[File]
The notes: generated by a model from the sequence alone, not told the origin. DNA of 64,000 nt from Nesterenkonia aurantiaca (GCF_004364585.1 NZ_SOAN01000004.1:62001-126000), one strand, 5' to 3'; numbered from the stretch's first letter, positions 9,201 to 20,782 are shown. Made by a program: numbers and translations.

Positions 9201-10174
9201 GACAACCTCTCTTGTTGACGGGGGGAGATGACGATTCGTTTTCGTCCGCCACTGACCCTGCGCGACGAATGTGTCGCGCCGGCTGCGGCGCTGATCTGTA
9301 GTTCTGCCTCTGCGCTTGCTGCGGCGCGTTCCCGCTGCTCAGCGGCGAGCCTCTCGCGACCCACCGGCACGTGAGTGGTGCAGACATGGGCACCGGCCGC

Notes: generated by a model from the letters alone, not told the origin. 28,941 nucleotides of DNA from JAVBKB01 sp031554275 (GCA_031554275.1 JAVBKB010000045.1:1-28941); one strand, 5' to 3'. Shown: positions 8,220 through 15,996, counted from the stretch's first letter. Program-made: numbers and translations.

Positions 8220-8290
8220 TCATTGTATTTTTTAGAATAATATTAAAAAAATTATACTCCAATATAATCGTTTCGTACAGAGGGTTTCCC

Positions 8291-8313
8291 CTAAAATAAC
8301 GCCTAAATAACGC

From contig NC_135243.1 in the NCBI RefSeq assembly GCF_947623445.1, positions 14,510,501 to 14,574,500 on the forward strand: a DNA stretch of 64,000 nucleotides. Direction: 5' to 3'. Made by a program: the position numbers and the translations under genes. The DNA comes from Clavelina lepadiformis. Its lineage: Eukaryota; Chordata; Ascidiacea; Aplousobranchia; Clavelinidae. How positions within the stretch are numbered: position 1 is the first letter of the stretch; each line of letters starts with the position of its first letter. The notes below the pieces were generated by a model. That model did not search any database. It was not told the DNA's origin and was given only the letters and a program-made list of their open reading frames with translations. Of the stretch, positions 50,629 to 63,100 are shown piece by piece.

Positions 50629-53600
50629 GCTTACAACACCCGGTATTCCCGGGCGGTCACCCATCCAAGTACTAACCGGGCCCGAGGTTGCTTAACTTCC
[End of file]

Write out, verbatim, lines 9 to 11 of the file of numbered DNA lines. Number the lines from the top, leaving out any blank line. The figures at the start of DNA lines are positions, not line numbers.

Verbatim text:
8291 CTAAAATAAC
8301 GCCTAAATAACGC

From contig NC_135243.1 in the NCBI RefSeq assembly GCF_947623445.1, positions 14,510,501 to 14,574,500 on the forward strand: a DNA stretch of 64,000 nucleotides. Direction: 5' to 3'. Made by a program: the position numbers and the translations under genes. The DNA comes from Clavelina lepadiformis. Its lineage: Eukaryota; Chordata; Ascidiacea; Aplousobranchia; Clavelinidae. How positions within the stretch are numbered: position 1 is the first letter of the stretch; each line of letters starts with the position of its first letter. The notes below the pieces were generated by a model. That model did not search any database. It was not told the DNA's origin and was given only the letters and a program-made list of their open reading frames with translations. Of the stretch, positions 50,629 to 63,100 are shown piece by piece.